Sunday, July 8
The crew and I wake up to the sound of truck engines at the Flying J “Travel Center” in Gillette, Wyoming. The task for today is to find a replacement battery for my Verizon air card. I call up Verizon and I’m told the battery cannot be obtained in Gillette. The Verizon rep refers me to one of their “indirect” stores in Buffalo, Wyoming, about 70 miles to the west. At least that’s in the direction of Yellowstone.
After buying propane at the Flying J, the crew and I motor westward on Interstate 90.
I try to call the store on the way, but their automated phone message says their store hours are 10 to 5 on Sundays.
By the time I take the Buffalo exit, it’s 10 o’clock. I call the store and get the same automated message. It includes a prompt to leave my name and number and “we’ll call you right back.” I do that and wait . . . and wait . . . and call again. Same automated message.
It’s getting hot in the PTV and the crew is restless.
I drive around until I find someone who can give me directions to the store. The traffic is heavy in this part of Buffalo. Finally I find the store and manage to park the PTV and BLT in its tiny parking lot. I go to the door of the store and notice a paper taped to it.
“New Summer Hours: Closed on Sundays”
I am absolutely livid. I can barely breathe I am so angry. I call the automated phone message and let Verizon know that since they are a PHONE COMPANY they ought to know how to change their phone’s recording to reflect their new summer hours. I also let them know I drove 70 miles to read their #%*@& “closed” sign.
I drive seven miles north of Buffalo on Interstate 25 so we can camp at Lake De Smet.
Lake De Smet Campground is a loosely run affair. A guy at the gate is more concerned with making sure the boats coming in don’t bring in bacteria or snails or something. I ask him where the campground is and he says to pick a spot anywhere along the water. It’s $10 a night.
The place is crowded all along the accessible water.
There isn’t any shade. It’s hot. I’m still irritated. The last thing I need is to camp next to people having fun. I’m outta here.
I drive about 35 more miles to Sheridan, Wyoming, because there’s no place to boondock in desolate, exposed prairie. Sheridan is not a tiny place. Surely it will have a battery for an air card. I call Verizon. The Verizon lady calls four Verizon outlets. One doesn’t stock that battery, two don’t have it in stock but they can order it and it’ll be here IN A WEEK, and the fourth store isn’t open.
I’m in a predicament.
I’m in a strange city on a hot afternoon. It’s Sunday. I don’t know where any public land is located, and I don’t have internet to find any. I can’t go wandering up these huge mountains. It’s too hot to leave the crew in the PTV while I use the library’s internet. Judging from the touristy billboards, any RV park around here charges top dollar. What am I going to do?
I drive around until I find a county park.
It’s comprised of a ball field, a skateboard rink, a playground, some grass, a few trees, and a parking lot. I park the BLT in the lot in the shade of a tree. I walk around with Bridget and Spike, trying to stay cool. Later I go to bed hoping the police don’t come by and kick us out. This has been one heckuva, unproductive day! Good night!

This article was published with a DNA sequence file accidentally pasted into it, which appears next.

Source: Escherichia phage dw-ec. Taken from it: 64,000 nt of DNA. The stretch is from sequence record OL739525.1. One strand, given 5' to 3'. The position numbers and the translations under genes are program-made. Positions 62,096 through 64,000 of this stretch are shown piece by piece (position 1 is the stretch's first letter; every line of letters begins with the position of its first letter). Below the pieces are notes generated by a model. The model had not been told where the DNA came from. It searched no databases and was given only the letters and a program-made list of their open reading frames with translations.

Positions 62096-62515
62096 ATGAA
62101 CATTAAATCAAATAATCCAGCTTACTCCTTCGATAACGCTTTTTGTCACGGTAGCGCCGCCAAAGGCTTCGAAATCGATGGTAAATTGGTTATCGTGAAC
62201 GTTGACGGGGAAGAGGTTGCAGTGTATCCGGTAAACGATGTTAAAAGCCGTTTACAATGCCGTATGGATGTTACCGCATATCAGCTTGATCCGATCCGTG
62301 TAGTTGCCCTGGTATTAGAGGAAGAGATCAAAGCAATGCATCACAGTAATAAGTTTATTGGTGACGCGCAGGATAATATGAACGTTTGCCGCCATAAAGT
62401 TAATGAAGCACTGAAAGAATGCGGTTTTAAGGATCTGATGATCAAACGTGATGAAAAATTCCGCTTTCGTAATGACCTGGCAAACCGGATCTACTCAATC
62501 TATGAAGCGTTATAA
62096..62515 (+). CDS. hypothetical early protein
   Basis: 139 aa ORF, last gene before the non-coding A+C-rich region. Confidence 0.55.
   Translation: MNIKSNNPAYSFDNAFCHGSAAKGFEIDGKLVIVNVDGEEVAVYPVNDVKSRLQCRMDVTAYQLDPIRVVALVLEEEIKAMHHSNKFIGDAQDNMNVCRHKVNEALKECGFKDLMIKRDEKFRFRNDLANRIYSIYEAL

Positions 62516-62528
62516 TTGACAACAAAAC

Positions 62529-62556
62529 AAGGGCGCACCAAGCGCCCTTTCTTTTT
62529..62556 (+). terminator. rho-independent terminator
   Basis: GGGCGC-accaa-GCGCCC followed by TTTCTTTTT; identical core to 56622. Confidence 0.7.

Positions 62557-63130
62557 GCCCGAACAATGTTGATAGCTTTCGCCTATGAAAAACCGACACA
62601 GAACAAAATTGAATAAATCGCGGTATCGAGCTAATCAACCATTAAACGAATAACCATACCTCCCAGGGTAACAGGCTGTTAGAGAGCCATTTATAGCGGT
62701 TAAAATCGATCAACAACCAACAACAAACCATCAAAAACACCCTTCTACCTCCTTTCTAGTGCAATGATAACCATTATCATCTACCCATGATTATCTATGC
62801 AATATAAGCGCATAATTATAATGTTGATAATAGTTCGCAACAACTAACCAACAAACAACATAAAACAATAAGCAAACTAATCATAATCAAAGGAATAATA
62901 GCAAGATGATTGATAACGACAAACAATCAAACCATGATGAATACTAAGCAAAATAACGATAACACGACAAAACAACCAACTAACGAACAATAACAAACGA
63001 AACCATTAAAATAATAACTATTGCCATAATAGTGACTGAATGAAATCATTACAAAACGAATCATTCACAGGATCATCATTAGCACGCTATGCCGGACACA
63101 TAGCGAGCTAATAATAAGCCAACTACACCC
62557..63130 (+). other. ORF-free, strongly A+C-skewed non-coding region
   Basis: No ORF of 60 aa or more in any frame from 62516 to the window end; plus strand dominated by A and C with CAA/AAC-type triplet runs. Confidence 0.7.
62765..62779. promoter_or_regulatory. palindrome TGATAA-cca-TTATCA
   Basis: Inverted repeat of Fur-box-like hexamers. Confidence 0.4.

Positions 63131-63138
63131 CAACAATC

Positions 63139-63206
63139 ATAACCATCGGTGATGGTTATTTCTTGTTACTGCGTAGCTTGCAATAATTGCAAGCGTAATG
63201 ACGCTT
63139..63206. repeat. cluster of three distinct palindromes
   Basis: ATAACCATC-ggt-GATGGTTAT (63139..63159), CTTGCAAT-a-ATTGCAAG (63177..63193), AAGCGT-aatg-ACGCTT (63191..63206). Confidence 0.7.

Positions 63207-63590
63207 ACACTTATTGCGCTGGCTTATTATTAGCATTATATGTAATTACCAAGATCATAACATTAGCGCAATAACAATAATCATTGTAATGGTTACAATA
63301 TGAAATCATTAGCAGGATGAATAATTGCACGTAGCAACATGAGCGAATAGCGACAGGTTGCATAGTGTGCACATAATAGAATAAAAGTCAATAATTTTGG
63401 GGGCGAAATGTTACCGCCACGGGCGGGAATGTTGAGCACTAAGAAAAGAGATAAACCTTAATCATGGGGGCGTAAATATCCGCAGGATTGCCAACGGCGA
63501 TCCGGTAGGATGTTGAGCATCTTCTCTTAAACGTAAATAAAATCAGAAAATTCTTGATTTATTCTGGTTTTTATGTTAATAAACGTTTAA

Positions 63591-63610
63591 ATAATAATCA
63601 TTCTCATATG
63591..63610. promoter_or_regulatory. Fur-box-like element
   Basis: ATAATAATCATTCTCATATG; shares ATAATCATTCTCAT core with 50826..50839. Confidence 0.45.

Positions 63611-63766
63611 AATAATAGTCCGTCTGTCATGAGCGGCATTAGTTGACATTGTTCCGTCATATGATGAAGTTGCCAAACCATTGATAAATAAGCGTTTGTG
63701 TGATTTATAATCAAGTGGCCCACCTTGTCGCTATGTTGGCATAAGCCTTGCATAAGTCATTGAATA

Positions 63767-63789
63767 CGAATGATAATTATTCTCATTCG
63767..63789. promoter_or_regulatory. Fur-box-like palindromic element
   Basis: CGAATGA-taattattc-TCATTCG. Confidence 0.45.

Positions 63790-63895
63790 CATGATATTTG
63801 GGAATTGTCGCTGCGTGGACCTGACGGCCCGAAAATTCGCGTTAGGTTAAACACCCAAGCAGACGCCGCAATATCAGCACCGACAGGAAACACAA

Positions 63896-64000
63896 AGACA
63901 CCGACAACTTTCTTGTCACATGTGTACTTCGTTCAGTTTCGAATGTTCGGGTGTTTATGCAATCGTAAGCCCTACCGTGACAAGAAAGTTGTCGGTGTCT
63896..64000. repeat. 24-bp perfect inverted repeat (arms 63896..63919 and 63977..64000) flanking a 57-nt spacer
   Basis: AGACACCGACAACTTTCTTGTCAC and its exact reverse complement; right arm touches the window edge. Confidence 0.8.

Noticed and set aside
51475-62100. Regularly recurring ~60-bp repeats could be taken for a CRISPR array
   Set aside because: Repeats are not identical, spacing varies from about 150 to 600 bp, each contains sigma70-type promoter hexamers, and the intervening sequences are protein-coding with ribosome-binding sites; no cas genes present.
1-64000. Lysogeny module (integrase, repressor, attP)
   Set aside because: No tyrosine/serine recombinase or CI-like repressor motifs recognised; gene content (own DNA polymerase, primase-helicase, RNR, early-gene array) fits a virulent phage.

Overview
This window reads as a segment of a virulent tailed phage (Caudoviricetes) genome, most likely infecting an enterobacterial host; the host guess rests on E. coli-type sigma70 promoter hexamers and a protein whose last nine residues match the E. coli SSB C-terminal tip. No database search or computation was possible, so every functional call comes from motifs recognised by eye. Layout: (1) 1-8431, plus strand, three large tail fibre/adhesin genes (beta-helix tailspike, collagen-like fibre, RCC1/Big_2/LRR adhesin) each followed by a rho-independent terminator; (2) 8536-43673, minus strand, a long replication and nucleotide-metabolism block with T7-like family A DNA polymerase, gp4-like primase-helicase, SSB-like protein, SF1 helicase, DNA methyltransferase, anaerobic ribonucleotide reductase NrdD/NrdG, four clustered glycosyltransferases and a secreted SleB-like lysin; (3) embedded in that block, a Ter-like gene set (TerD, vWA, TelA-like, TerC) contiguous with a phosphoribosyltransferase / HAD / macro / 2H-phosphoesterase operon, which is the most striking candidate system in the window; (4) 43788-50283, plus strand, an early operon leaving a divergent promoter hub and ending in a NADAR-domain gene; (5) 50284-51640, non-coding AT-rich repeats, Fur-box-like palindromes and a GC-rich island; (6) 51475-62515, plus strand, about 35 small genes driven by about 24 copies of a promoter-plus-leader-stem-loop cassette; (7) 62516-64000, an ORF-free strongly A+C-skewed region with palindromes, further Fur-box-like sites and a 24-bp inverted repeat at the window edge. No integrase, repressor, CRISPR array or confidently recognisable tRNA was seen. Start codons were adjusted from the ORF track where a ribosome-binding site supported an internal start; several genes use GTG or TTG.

Monday, July 9
Well, the cops didn’t come for me in the night. So far, so good. The crew and I go through our usual morning routine: toileting walk, breakfast, coffee, regular morning walk, bath, etc. During crew naptime I call the one store in Sheridan that might possibly have a battery for my air card. I call. They don’t have it.
I call the main Verizon office again.
Of course every time I phone Verizon I go through several automated steps. One wrong move and I have to start over. Every time I get a different person so I have to retell my story each time, beginning to end.
The Verizon rep informs me that the battery I’ve just driven over 110 miles to obtain is no longer stocked. “I checked the warehouse and there aren’t any batteries of that type.”
“You mean to tell me that I’ve been driving around Wyoming in search of a battery that doesn’t exist?”
To make a long story not quite as long . . .
I end up driving from Sheridan, back to Buffalo, and from Buffalo to Casper, Wyoming. This adds another 148 miles to my battery quest. I find the Verizon store in a mall in the busy city of Casper. I take Bridget and Spike into the store with me because it’s awfully hot outside. At this point I dare anyone to object. I tell my story to the manager. He tries to make good as much as his corporate-controlled computer software will allow.
I walk out with a new air card that normally retails for $269.99. I pay $99.99. I also pay a $30 upgrade fee. I don’t have to pay the $95 contract cancellation charge. The total cost is $136.49 which includes $6.50 tax. Instead of 3 gigabytes a month, my new 2-year contract is for 6 gigabytes a month. Instead of $35 a month, now I pay $60 a month (My old deal is no longer offered.).
Bridget and Spike have been angels all day.
I’m amazed at their good behavior. Not a sound out of them on the road. When we stopped at a rest area, they did their business and hopped back in the PTV. In the Verizon store in the mall, they sat quietly at my feet. In fact, they were better behaved than the middle schoolers fooling around with the iPad display. Even the store manager was impressed.
I drive over to Wal-Mart and buy a rotisserie chicken.
Bridget and Spike get hefty portions as their reward for being such good travellers.
Sorry, only two photos with this post. I suppose I could have taken a self-portrait showing my red face and bulging eyes as I gave that Verizon store in Buffalo a piece of my mind …
At long last I have internet again. Tonight we sleep in the mall parking lot!